"Wrong place at the wrong time."
Who knew the wrong place to be on New Year's Eve was at a party welcoming in the new year? Who knew the wrong time to be murdered was now when people are so callous about death that it's almost as if we're asking the victim, "Just what did you do to get yourself murdered?"
There are many words to describe the senseless killing of Denver Broncos cornerback Darrent Williams. Unfortunate. Heartbreaking. Sad. But here's the one word we can't use in describing such a death: Unexpected.
Over the past 12 months, three NFL players have been shot, and in the past couple weeks, police discovered one NFL player, Bears defensive lineman Tank Johnson, had enough weapons in his home to mount a terrorist attack. University of Miami lineman Bryan Pata was shot to death at his apartment complex in November. In Denver alone, three notable athletes have been shot since 2003 Pittsburgh Steelers linebacker Joey Porter, Denver Nuggets guard Julius Hodge and now, tragically, Williams.
One unavoidable commonality about these episodes of gunplay: all of the athletes are black.
It leads to an inevitable question from all of us, but particularly mainstream America: Why do black athletes often seem to find themselves either holding a gun or staring down the barrel of one?
Real talk for a moment.
Contrary to stodgy opinions, young men have a right to go out. They want to hang with their peers. They want to talk to women. They want to show off a little of their success. Nothing wrong with any of that as long as they're careful.
Who they're with, what time they're out and what they have is only a small part of the issue. The larger problem here is the one no one is ready to openly discuss.
While America is generally a violent place, no culture in this country glorifies violence more than the African-American community. And consequently, no other racial group is as disproportionately affected by it.
This isn't to say black people invented violence or have a penchant for it. But far too many of us glorify shooting people for revenge, perceived slights or to prove toughness. Two things you almost always see when "MTV Cribs" features a black superstar: a poster of Tony Montana and a poster of the Godfather. Montana and Michael Corleone, though fictional, are considered heroes by young black men everywhere. Montana and Corleone had one thing in common: both killed people to gain respect.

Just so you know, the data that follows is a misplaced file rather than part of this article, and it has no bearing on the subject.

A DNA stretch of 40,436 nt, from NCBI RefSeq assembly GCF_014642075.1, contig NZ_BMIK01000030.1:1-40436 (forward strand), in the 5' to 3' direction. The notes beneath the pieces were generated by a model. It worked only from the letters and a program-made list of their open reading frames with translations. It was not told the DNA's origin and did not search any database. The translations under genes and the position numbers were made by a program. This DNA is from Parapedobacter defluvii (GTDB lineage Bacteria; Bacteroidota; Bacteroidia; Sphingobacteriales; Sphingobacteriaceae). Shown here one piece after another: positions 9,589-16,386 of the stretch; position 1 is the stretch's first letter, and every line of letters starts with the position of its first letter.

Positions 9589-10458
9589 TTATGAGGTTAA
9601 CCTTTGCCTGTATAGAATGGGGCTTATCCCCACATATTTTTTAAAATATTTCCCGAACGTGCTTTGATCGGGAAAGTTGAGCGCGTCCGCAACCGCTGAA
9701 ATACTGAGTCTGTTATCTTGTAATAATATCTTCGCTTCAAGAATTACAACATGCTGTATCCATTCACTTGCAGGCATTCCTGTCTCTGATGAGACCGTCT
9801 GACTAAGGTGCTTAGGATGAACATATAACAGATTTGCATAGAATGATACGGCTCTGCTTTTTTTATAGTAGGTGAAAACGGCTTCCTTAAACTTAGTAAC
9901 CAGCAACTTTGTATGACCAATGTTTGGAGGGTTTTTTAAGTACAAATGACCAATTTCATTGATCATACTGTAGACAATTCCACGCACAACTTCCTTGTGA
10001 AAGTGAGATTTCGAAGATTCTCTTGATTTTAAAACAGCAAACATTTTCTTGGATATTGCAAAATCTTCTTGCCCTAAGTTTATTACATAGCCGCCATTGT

BET, the same network that saw fit to cut its nightly news program, has a new show called "American Gangster," which "chronicles the life and times of some of Black America's most notorious crime figures." It's explained that the program has a strong moral component and doesn't seek to glorify violence, but on BET's Web site the show is promoted by showing Ving Rhames, the king of cool, in slick gangster apparel as if he were promoting a music video, not a show about violent criminals.
And sure enough, right beneath Rhames' promo ad, a BET dot.commer says, "Young, black males will look at this [show] as an inspiration."
Now, criminal biographies appear on The History Channel all the time, but the difference is that violence is often marketed to blacks in a way that makes it appear more sexy and daring.
Black men constantly receive the message that they can't make it in life through using legitimate means, and the only way they gain society's respect is through the street game.
This is the mentality black athletes greet when they go to the club. A recent Public Library of Science Medicine study shows black men living in urban America have the shortest life expectancy of any other racial group in the country. The life expectancy of a black man in Cleveland is closer to that of West Africans than the average white American. So wearing a jersey every Sunday doesn't protect you from anything.
Of course, movies and songs don't make people kill people, but they can influence the way people think and live.
But ultimately, if we want to see fewer black athletes as victims of violence, African-Americans must stop worshiping at the altar of their own demise.
Jemele Hill, a Page 2 columnist and writer for ESPN the Magazine, can be reached at firstname.lastname@example.org.